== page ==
Was the contract sufficiently in writing and signed by the party to be charged?

Section 59 of the Act provides a consequence for the absence of a signature (i.e. that no action may be brought). A "signature" will be met for an electronic communication if it satisfies section 14 of the Electronic Transactions Act. To satisfy section 14 of the Electronic Transactions Act, the purchaser had to show that:

  • the person signing was identified in the email;
  • that their intention to create legally binding relations was indicated in the communication; and
  • that the person to whom the signature is to be given consents to the signature requirement being met via email.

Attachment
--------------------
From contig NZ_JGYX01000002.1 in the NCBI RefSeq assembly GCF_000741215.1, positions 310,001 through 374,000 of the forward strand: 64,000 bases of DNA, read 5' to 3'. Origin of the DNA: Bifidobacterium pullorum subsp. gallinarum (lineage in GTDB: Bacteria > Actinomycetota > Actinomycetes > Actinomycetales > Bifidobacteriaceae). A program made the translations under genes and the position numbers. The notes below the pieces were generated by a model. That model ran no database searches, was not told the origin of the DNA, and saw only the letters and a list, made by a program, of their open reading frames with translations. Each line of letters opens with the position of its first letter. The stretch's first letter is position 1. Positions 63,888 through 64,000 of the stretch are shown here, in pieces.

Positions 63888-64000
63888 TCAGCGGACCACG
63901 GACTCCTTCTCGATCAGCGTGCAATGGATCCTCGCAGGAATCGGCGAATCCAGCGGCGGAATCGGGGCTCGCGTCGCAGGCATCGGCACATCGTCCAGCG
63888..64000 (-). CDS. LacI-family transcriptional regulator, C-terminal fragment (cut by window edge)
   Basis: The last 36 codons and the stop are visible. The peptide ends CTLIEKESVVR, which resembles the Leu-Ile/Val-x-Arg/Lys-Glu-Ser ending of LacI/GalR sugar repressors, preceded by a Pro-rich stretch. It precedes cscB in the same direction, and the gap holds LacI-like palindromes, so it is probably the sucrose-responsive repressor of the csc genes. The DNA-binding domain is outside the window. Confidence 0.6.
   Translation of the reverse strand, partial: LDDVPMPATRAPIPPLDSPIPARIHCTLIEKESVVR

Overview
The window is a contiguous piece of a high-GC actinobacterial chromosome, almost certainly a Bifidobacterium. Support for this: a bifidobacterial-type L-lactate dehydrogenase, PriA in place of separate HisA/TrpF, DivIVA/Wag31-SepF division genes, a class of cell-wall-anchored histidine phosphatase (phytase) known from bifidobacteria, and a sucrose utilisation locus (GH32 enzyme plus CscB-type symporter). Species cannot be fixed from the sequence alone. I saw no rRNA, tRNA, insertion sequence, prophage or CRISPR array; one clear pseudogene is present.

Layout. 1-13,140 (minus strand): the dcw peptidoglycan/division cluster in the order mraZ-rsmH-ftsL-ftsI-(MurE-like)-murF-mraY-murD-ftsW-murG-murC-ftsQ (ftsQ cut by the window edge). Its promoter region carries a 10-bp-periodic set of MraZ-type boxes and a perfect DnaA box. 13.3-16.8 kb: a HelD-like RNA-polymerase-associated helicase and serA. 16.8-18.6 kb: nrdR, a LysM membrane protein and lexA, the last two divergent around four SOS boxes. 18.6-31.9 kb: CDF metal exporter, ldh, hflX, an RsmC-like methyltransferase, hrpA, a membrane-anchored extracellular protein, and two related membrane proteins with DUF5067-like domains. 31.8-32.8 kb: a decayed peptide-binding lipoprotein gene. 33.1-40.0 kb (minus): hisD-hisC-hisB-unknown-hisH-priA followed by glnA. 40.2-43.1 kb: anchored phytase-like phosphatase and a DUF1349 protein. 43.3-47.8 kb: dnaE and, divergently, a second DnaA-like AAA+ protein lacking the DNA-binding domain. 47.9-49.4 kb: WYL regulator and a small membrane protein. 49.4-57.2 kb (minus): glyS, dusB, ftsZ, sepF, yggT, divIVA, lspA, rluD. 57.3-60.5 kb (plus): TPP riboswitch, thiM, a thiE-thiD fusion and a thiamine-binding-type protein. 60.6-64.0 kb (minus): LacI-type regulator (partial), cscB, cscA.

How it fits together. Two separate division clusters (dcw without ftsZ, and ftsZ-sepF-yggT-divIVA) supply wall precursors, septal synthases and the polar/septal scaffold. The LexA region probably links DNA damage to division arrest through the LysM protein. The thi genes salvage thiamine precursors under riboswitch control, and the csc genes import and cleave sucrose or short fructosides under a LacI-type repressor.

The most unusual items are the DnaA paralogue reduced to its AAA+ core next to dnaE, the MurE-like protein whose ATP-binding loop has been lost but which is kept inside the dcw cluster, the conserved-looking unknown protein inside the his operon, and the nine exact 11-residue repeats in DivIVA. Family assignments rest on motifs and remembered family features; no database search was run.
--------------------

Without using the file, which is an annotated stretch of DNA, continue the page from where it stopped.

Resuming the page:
The Court found that the various conversations between the parties prior to 31 October 2014, including the offer contained in the email as well as the vendor's admission that its authorised representative sent the email were sufficient to satisfy the identification and intention requirements under section 14 of the Electronic Transactions Act.

The Court also held that where parties have engaged in negotiation by email and, in particular, where an offer is made by email, then it is open to the Court to infer that consent has been given by conduct of the other party.

On the basis of the above findings, the Court held that a binding contract for sale was formed and ordered the declaratory relief sought by the purchaser.


In this technological age where email negotiations are a common form of correspondence, the contents of negotiations may give rise to and constitute a valid and binding contract. Therefore, parties should be careful about the contents of their emails before hitting the 'send' button.